Christian fantasy writers usually encounter at least some objections from concerned fellow believers. These usually hinge on the “magical” aspects of their storylines and are bolstered by biblical passages like the following:
“There shall not be found among you any one that maketh his son or his daughter to pass through the fire, or that useth divination, or an observer of times, or an enchanter, or a witch. Or a charmer, or a consulter with familiar spirits, or a wizard, or a necromancer. For all that do these things are an abomination unto the Lord: and because of these abominations the Lord thy God doth drive them out from before thee. Thou shalt be perfect with the Lord thy God. For these nations, which thou shalt possess, hearkened unto observers of times, and unto diviners: but as for thee, the Lord thy God hath not suffered thee so to do.” (Deuteronomy 18:10-14)
Verses concerning idolatry and witchcraft can also be found in New Testament passages such as Galatians, which lists them among the works of the flesh (Galatians 5:20). Opponents of Christian fantasy usually quote them with the intent of labeling “magic” as an inherently Satanic concept that no Christian writer should use in their storytelling (these same critics sometimes oppose fictional storytelling in and of itself, but that’s another topic for another time).
I’ll take a moment here to emphasize that I am in no way trying to minimize the very real spiritual danger existing from contemporary forms of witchcraft. I could talk at length about real-life occult practices such as Wicca, various forms of New Age spirituality, and the modern revival of overt Satanism. These are all unfortunate realities of the world in which we live and are exercising an increasingly widespread and insidious influence on Western society. I believe it is the duty of committed Christians to stay as far away from these things as possible.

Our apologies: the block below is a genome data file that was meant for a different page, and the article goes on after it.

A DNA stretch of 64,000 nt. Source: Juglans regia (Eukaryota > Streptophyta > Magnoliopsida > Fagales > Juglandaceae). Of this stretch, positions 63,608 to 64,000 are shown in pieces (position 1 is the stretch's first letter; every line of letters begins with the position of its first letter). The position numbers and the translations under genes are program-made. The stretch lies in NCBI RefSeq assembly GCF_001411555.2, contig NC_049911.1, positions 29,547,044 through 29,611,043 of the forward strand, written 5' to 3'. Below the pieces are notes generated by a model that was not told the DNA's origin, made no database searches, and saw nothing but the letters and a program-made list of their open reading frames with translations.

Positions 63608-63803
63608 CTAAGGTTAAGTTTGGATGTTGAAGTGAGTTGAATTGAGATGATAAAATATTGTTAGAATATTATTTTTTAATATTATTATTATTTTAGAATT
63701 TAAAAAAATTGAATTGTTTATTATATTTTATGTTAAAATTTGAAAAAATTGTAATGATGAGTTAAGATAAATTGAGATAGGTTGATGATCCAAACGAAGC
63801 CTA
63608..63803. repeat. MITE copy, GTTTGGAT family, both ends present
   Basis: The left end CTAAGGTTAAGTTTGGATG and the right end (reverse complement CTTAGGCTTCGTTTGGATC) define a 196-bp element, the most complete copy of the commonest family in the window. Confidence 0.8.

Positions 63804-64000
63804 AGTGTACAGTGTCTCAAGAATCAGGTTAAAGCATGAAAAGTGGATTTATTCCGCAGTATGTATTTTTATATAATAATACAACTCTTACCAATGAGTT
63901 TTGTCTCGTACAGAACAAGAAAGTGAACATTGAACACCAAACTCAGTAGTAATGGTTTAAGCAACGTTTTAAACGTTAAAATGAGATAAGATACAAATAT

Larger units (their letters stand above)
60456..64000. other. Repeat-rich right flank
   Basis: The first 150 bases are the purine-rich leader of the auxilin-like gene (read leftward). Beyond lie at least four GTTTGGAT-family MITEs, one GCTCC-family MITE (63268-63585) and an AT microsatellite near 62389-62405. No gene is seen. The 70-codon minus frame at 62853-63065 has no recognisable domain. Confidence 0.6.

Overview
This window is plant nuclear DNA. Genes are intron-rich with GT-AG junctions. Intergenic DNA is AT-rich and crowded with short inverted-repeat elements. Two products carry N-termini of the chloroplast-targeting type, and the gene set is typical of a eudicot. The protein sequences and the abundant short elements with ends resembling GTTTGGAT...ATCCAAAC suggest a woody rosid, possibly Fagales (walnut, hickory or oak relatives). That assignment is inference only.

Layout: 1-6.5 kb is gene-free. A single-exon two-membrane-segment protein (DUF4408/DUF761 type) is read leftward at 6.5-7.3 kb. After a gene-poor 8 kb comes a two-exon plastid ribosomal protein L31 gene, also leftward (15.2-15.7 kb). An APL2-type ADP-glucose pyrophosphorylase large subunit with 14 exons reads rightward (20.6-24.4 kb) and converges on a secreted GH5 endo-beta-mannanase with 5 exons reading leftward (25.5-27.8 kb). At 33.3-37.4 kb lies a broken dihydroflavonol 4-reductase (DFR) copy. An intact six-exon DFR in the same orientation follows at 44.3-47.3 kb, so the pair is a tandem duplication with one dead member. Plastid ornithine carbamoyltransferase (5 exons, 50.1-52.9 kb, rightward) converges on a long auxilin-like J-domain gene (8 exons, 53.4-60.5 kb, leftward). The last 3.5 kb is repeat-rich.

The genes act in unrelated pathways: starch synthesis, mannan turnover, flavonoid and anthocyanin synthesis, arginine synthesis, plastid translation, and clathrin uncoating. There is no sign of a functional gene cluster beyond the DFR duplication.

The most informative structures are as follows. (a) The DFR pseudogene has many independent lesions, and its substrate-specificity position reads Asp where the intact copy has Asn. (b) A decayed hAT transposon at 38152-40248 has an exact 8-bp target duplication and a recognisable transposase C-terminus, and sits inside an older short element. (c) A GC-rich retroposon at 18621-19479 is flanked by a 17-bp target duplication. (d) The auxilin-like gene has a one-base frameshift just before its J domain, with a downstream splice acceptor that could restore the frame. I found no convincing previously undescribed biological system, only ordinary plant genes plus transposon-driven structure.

With that being said, more nuanced considerations come into play when we consider “magic” in its fictional meaning and context. Mine is not the first word on this subject, and neither, I expect, will it be the last. Nor is it a particularly exhaustive treatment. In fact, I would invite anyone reading this to add to it. With that being said, I hope what I am about to say contributes at least some original thoughts.
Though the term ‘magic’ has come to carry exclusively supernatural (and sometimes, yes, devilish) implications, many would be surprised to know that it has a far more varied history. Its ultimate root lies in the Old Persian magush, also rendered as magus (singular) and magi (plural), which carries a meaning similar to “wise man” – specifically referring to members of the Persian priestly caste. Those familiar with the Gospel accounts will also recall the Three Wise Men (magi) who brought gifts to the Christ-Child (Matthew 2).
The later term ‘magic’, (which appears only in later English Bible translations and nowhere in the King James Version) referred to practices undertaken by members of this caste, which embraced both the supernatural and natural sciences (the modern distinction between the two did not exist in ancient thought). In the Old Testament, we also see the prophet Daniel named “master of the magicians” under the King of Babylon (Daniel 4:9; 5:11). Although few explicit details are given as to what exactly this position entailed, we know that magicians at that time were responsible for interpreting dreams (Daniel 2) and ‘understanding science’ (Daniel 1). Earlier accounts are given in Exodus of the magicians of Egypt using enchantments to imitate the miracles of Moses (Exodus 7). The use of the same term (and all surrounding context) heavily suggests that their Babylonian counterparts had similar practices. In short, a “magician” at that time could be equally involved in sorcery and in what we would consider experimental science (it’s well-known, for example, that modern chemistry and astronomy grew out of alchemy and astrology). Both, in this sense, would have been considered “magic.” The fact that we see one of the biblical prophets officially holding the status of a magician almost begs such an interpretation – he could hardly have accepted such a position if it necessarily required violating the Law of Moses.
I point this out simply to dispel a bit of the automatic “buzzword” status that magic has acquired in many Christian circles. When people use that term in the negative, evil sense, they are, in fact, referring to witchcraft and sorcery – which involve the achievement of “miraculous” feats by calling upon evil spirits. Though we now commonly use the term “magic” as a synonym for these activities, that is not, as we’ve seen, its only or necessary meaning. As used in fantasy fiction, its meaning leans far more towards the “scientific” interpretation than the supernatural one, something I’ll expand upon in Part 2.